Top Ten Mystery/Thriller Authors


Most of the Authors on my list are still cranking out bestsellers although I haven’t read much of the Mystery/Thriller genre in the past few years. My Mystery /Thriller reading faded away when I discovered Paranormal Romance, which evolved into Urban Fantasy.)  I tend toward Genre Phases rather than reading from multiple genres within a given time period. The advantage is it allows a pool of unread books from favorite author’s to build up while I ‘m gone.

 

J. D. Robb:

(pen name for Nora Roberts) I’ve enjoyed many of her Eve Dallas novels about a futuristic cop. Regretfully this series is one of the very few series I’ve read out of order. I couldn’t remember which ones I’ve read. After buying a few “new” Eve Dallas books only to realize they were books I’d already read old with a new cover, I gave the series up—I resent this practice. (Read about 2-3 books a week for a few decades—you’ll lose track of the books too.)

 

J. A. Jance:

Of her four series, I prefer the Joana Brady Series. Brady is a widowed mother turned Sheriff of an Arizona rancher community.

 

Faye Kellerman:

Her Peter Decker and Rina Lazarus novels are excellent and offer interesting insight into Orthodox Jewish traditions and lifestyle. I value novels that can educate as well as entertain.

 

Jonathon Kellerman

His main character Alex Delaware is a child psychologist who consults as a court expert witness. He gets drawn into helping to solve crimes by his clients, LAPD, and sometimes at gun point. My favorite character is Milo the slouchy LAPD detective friend and sidekick to Alex.

(He’s married to Faye and their son Jesse writes good psychological suspense as well.)

 

Carla Neggers:

Her mysteries are usually set in, or have ties to, New England. I like that her books introduce fresh characters but are interwoven with overlapping histories and circumstances to earlier characters. Her mysteries lean toward romance and often feature hunky Navy seal or ranger type heroes.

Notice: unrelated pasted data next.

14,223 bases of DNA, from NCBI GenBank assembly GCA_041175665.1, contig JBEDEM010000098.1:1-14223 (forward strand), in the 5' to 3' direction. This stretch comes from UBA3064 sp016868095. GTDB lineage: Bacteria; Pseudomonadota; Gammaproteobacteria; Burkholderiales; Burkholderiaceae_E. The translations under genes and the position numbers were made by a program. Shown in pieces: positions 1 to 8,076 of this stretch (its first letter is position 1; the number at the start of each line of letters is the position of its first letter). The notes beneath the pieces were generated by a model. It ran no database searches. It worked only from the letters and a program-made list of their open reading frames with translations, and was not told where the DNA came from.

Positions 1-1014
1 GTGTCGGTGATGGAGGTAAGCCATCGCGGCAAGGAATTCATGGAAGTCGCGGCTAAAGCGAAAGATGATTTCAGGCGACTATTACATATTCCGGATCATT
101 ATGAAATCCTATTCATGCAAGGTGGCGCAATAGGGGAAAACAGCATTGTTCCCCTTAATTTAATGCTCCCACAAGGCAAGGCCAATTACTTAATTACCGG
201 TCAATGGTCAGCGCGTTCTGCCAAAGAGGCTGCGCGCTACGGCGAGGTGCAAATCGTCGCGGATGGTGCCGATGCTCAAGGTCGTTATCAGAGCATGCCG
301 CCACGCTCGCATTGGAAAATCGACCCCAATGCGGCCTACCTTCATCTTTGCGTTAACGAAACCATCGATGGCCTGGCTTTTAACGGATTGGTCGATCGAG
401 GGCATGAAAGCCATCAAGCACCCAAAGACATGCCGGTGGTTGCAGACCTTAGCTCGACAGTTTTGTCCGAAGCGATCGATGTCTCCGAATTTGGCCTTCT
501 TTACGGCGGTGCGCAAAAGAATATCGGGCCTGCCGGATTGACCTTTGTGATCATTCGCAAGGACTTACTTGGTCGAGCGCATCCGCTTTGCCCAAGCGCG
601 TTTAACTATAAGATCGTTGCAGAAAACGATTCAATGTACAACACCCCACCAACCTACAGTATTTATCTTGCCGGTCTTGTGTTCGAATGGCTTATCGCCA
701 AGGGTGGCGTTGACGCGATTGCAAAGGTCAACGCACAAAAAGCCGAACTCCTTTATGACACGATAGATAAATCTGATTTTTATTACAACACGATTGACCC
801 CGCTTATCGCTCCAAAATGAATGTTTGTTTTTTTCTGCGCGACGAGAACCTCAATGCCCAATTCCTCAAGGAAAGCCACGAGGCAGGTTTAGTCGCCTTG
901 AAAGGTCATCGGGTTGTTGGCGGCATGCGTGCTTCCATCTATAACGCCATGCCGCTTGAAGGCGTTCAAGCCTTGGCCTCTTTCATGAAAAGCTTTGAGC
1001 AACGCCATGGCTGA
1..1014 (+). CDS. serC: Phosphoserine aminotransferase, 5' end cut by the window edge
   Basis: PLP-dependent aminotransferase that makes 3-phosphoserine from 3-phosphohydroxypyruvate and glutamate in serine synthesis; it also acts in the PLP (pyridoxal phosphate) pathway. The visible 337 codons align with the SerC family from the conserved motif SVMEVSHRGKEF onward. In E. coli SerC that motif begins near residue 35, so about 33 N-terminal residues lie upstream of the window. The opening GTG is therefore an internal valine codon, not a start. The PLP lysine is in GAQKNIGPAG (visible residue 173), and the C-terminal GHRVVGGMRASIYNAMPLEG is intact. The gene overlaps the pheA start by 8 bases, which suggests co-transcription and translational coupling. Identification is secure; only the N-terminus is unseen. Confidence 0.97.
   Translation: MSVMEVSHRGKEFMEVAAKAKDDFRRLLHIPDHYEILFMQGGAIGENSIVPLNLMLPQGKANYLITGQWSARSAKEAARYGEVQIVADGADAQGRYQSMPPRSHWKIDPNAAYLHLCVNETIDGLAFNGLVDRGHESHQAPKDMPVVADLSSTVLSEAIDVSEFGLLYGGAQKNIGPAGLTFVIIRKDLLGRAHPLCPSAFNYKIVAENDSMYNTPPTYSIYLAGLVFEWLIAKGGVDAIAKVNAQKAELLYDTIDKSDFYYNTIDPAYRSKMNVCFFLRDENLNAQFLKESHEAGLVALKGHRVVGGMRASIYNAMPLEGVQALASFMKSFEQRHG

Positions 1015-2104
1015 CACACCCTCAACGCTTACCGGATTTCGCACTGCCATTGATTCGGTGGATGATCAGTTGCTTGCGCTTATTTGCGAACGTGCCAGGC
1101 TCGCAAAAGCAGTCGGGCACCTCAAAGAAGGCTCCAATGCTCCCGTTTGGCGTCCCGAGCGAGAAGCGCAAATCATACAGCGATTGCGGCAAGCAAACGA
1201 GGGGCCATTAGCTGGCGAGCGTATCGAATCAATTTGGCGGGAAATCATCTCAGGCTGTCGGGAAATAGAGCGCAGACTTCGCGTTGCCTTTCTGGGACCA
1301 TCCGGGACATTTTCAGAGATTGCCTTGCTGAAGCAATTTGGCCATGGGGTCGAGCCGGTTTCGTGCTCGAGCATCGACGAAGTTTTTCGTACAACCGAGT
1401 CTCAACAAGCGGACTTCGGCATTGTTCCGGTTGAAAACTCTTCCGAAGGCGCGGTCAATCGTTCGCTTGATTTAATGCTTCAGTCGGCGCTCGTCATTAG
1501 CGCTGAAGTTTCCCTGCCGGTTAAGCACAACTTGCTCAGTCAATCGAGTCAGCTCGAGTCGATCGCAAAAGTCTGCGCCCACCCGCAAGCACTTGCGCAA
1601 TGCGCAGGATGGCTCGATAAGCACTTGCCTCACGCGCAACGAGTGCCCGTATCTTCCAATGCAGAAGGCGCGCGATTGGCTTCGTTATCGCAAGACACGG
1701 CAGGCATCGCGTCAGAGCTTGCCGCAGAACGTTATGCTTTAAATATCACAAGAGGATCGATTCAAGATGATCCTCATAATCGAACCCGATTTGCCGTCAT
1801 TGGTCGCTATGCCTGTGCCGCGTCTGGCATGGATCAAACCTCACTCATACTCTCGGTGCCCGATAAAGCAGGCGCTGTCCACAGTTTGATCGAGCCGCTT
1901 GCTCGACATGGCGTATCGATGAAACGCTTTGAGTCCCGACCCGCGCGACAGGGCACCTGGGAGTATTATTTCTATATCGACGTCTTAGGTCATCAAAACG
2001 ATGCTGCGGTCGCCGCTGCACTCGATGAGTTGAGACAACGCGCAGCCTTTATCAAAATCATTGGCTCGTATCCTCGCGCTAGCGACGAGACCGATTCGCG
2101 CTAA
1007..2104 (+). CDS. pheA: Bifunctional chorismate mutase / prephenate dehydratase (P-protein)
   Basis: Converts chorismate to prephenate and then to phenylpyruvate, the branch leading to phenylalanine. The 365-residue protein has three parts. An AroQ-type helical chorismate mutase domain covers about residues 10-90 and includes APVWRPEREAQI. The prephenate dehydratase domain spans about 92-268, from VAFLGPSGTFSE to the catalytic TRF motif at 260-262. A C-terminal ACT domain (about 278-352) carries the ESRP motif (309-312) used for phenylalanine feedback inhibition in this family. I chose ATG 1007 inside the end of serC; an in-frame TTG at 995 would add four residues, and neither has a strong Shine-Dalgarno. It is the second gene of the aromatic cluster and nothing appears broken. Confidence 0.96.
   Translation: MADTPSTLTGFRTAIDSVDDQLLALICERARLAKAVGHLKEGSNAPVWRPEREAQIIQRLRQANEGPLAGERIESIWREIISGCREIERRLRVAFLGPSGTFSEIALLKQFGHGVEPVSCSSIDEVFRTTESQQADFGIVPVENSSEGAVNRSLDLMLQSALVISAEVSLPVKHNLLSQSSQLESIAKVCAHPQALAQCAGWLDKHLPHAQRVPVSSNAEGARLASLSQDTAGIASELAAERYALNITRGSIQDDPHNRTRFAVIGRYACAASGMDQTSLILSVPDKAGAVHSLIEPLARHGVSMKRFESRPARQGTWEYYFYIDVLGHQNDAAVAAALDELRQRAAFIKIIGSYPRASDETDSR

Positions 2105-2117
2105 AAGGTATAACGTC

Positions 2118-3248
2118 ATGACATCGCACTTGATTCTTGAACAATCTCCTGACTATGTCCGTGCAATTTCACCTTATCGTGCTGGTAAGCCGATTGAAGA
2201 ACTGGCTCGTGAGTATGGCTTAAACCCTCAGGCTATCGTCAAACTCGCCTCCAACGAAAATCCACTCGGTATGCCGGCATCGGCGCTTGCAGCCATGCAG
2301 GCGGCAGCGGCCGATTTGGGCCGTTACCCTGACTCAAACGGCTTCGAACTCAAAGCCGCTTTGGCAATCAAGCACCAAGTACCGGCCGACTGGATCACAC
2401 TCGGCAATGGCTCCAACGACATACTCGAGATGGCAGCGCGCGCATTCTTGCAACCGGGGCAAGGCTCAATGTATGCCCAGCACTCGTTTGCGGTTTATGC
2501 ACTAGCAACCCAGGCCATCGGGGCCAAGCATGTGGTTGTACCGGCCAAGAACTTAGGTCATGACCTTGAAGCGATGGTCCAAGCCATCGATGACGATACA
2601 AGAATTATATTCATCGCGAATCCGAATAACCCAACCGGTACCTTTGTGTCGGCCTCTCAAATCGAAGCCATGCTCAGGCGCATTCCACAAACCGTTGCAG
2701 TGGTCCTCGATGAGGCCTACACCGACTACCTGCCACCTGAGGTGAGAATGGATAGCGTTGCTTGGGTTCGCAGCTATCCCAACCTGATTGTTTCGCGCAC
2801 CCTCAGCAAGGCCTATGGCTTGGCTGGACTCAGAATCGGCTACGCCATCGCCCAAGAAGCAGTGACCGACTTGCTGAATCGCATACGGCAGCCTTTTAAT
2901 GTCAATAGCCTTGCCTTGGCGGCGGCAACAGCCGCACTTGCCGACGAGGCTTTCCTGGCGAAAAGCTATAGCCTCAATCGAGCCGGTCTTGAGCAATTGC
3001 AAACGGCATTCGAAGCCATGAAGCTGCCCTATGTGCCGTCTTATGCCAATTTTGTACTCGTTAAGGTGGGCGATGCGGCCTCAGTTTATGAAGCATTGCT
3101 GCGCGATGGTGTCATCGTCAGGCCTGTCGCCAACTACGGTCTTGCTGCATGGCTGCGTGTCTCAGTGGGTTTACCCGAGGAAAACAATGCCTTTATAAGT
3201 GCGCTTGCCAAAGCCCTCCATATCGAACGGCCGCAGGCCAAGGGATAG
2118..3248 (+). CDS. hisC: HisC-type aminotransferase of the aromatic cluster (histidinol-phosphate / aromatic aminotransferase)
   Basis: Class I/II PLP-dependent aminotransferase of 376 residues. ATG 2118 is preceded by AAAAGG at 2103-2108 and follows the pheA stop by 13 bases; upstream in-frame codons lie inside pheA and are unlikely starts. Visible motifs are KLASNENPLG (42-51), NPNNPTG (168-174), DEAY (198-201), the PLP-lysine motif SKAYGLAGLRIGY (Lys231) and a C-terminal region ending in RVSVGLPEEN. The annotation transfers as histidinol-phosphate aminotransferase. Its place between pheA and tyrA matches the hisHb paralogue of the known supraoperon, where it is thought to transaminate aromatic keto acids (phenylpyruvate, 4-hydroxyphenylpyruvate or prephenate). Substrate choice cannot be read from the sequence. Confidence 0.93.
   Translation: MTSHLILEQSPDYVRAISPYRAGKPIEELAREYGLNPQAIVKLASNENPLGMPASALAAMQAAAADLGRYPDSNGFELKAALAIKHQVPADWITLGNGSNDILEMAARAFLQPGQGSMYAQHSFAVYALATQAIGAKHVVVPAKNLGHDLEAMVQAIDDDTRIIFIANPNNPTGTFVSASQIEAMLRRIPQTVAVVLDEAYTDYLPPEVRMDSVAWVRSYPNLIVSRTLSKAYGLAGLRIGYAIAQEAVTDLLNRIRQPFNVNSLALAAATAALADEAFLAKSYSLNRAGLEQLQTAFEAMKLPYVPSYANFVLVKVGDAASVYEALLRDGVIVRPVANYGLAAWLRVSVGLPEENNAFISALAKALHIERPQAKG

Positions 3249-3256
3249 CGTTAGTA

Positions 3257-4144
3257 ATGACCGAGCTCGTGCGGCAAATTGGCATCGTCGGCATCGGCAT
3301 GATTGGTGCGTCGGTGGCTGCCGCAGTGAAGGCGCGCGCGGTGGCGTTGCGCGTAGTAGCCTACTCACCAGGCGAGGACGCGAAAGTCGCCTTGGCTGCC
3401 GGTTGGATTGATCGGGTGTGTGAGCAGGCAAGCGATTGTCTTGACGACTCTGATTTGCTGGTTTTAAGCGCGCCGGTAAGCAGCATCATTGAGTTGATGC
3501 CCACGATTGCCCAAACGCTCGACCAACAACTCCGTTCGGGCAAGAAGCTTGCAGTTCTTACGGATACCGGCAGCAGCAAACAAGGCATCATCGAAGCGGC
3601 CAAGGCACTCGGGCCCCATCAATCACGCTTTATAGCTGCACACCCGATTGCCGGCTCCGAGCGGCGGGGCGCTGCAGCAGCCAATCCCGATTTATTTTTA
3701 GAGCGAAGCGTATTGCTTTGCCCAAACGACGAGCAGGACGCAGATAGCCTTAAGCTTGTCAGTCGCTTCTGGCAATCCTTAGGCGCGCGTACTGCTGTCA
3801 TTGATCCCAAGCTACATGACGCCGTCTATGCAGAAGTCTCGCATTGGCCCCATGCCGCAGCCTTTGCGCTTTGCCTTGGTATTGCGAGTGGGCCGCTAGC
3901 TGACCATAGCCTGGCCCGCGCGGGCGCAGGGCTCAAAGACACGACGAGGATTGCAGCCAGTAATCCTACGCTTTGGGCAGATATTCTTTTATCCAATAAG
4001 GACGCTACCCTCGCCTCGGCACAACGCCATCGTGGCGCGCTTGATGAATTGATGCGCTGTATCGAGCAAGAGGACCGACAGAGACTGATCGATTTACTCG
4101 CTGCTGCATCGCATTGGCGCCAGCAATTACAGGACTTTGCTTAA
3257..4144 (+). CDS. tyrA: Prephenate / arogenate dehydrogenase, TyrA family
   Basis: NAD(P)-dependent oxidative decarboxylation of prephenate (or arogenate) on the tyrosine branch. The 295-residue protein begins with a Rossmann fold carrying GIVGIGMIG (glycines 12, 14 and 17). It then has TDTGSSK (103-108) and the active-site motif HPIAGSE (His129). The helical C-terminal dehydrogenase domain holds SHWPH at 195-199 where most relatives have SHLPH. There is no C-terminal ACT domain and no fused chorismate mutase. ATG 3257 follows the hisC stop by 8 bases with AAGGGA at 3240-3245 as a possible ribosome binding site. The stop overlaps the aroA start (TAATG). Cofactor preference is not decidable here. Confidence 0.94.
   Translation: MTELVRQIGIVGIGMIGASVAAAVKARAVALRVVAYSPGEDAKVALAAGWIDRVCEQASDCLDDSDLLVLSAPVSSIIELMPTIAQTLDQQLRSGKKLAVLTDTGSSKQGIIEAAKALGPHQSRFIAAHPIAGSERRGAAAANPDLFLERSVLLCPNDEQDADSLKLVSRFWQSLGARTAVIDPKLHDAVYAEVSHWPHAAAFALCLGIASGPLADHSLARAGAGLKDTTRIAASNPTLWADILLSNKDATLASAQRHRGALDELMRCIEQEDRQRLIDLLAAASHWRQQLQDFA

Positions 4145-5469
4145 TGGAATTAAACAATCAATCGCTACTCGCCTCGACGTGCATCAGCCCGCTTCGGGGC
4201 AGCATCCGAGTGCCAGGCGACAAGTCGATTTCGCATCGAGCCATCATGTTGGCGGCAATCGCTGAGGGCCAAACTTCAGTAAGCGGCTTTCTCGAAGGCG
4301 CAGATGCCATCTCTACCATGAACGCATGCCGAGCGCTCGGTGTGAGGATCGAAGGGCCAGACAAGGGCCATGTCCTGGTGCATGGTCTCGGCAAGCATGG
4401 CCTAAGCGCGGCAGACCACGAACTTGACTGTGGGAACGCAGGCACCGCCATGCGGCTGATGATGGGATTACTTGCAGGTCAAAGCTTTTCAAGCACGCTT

Lisa Scottoline:

I have a fondness for the Scottoline books that feature the women of law firm Rosato and Associates—all feisty, intelligent, assertive woman  who aren’t always so smart or strong in their personal lives.

 

Iris Johansen:

I especially prefer her books that feature Eve Duncan, a forensic sculptor who reconstructs human skulls to identify human remains, but I recommend all her books.

 

Janet Evanovich:

The latest paperback Stephanie Plum novel is a standard for my vacation reading.  A perfect choice for light and funny reading even if they are rather weak in the Mystery/Thriller department. Ranger or Morelli: Ranger! (Fans will know what I mean).

 

Tony Hillerman

I faithfully read every Navajo Tribal Police mystery with Jim Chee and Joe Leaphorn. Hillerman incorporated his knowledge of Navajo customs and history into the unique geography of New Mexico. Sadly, Hillerman passed away in 2008, Hágoónee’. (Navajo for Good-bye)

 

Carl Hiaasen

His adult books introduce murder and mayhem in Florida Everglades and Keys and creates hysterically offbeat characters to either commit crimes or unravel the mystery. He gave me my fascination with Key West.  Hiaasen’s minor but reoccurring character Skink, the loony recluse and former Florida governor who lurks in the everglades wearing a flowered shower cap, has my vote for most intriguing Hiaasen character.

Who are your favorite Mystery/Thriller Authors?

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Top Ten Books that Need to Remain in Printed Format

I prefer reading on my Kindle over a printed book. (see Top Ten Reasons I love My Kindle post) But there are some books that just belong in printed book format. Kid’s books dominate the list with books that provide texture, attached parts and even aromas. Another issue is size does mater, some books need to be large.